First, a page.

B77.8 is a non-specific and non-billable ICD-10 code code, consider using a code with a higher level of specificity for a diagnosis of ascariasis with other complications. The code is not specific and is NOT valid for the year 2023 for the submission of HIPAA-covered transactions. Category or Header define the heading of a category of codes that may be further subdivided by the use of 4th, 5th, 6th or 7th characters.
- Ascariasis-. infection by nematodes of the genus ascaris. ingestion of infective eggs causes diarrhea and pneumonitis. its distribution is more prevalent in areas of poor sanitation and where human feces are used for fertilizer.
- Ascaris-. a genus of nematodes of the superfamily ascaridoidea whose species usually inhabit the intestine.
- Ascariasis-. an infection that is caused by the roundworm ascaris lumbricoides, many cases of which remain asymptomatic. during the transient larval migratory phase, shortness of breath, fever, and eosinophilia can occur. depending on the intestinal worm burden, a spectrum of gastrointestinal tract symptoms can occur.
- Baylisascariasis|Raccoon Roundworm Infection-. an infection that is caused by the raccoon nematode baylisascaris procyonis, which is transmitted by the ingestion of embryonated eggs in contaminated soil; symptoms depend on larval migration sites (visceral organs, eye, or brain) provoking severe inflammatory responses.
Specific Coding for Ascariasis with other complications
Non-specific codes like B77.8 require more digits to indicate the appropriate level of specificity. Consider using any of the following ICD-10 codes with a higher level of specificity when coding for ascariasis with other complications:
Parasites are living things that use other living things - like your body - for food and a place to live. You can get them from contaminated food or water, a bug bite, or sexual contact. Some parasitic diseases are easily treated and some are not.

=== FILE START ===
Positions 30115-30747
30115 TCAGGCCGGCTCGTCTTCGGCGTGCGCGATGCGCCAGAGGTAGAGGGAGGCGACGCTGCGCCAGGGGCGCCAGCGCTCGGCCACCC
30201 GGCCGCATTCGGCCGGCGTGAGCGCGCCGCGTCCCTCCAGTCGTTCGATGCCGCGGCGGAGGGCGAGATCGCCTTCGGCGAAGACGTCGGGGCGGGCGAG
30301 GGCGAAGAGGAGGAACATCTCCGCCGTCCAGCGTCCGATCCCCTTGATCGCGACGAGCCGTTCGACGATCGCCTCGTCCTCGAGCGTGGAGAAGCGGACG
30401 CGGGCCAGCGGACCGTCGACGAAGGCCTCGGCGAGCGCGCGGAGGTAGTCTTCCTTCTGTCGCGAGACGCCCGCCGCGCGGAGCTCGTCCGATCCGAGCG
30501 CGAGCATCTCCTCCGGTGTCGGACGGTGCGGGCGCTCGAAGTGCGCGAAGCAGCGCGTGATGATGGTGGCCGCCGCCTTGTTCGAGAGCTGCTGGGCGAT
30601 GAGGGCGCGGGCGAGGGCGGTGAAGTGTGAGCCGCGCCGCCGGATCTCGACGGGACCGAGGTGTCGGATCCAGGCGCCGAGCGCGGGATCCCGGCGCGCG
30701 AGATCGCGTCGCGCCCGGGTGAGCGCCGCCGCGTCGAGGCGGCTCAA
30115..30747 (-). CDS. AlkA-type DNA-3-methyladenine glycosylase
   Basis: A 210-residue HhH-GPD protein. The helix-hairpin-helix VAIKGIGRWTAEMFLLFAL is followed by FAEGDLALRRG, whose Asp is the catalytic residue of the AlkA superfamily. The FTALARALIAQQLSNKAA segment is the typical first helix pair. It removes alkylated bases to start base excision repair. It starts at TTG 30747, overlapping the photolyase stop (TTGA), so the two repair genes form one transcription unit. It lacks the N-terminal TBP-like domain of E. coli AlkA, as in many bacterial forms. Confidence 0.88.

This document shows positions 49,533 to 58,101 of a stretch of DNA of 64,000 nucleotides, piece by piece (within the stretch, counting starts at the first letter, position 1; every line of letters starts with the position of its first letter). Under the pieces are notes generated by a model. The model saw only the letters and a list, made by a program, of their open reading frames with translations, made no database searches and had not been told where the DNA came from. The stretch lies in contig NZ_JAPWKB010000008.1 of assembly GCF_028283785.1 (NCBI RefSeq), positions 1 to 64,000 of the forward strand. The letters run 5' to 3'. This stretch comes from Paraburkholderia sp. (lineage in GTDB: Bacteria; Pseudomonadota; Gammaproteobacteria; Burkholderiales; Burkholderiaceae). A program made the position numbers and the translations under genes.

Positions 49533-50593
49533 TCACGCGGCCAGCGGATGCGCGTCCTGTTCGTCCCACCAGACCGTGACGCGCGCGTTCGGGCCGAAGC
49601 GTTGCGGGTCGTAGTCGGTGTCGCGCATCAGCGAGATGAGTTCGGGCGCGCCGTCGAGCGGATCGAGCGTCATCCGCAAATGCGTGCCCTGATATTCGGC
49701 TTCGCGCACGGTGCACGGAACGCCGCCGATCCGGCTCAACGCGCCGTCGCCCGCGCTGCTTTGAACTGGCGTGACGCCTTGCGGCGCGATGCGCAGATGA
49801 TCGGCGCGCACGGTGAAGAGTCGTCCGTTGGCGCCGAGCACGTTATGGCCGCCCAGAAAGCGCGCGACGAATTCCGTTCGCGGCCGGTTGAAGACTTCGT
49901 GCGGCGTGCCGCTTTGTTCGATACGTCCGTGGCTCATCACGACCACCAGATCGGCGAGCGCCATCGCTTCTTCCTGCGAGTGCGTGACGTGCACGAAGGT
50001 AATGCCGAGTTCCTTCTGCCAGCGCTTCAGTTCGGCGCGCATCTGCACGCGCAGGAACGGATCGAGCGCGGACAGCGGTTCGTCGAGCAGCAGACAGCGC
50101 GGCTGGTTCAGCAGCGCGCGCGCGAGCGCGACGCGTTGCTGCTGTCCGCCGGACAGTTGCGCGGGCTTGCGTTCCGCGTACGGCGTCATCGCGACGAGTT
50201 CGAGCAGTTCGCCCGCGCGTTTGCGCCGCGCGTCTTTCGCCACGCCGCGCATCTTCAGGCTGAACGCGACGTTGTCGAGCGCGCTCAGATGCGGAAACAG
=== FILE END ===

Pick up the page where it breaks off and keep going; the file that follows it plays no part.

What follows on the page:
Parasites range in size from tiny, one-celled organisms called protozoa to worms that can be seen with the naked eye. Some parasitic diseases occur in the United States. Contaminated water supplies can lead to Giardia infections. Cats can transmit toxoplasmosis, which is dangerous for pregnant women. Others, like malaria, are common in other parts of the world.
If you are traveling, it's important to drink only water you know is safe. Prevention is especially important. There are no vaccines for parasitic diseases. Some medicines are available to treat parasitic infections.
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- FY 2023 - No Change, effective from 10/1/2022 through 9/30/2023
- FY 2022 - No Change, effective from 10/1/2021 through 9/30/2022
- FY 2021 - No Change, effective from 10/1/2020 through 9/30/2021
- FY 2020 - No Change, effective from 10/1/2019 through 9/30/2020
- FY 2019 - No Change, effective from 10/1/2018 through 9/30/2019
- FY 2018 - No Change, effective from 10/1/2017 through 9/30/2018
- FY 2017 - No Change, effective from 10/1/2016 through 9/30/2017
- FY 2016 - New Code, effective from 10/1/2015 through 9/30/2016 (First year ICD-10-CM implemented into the HIPAA code set)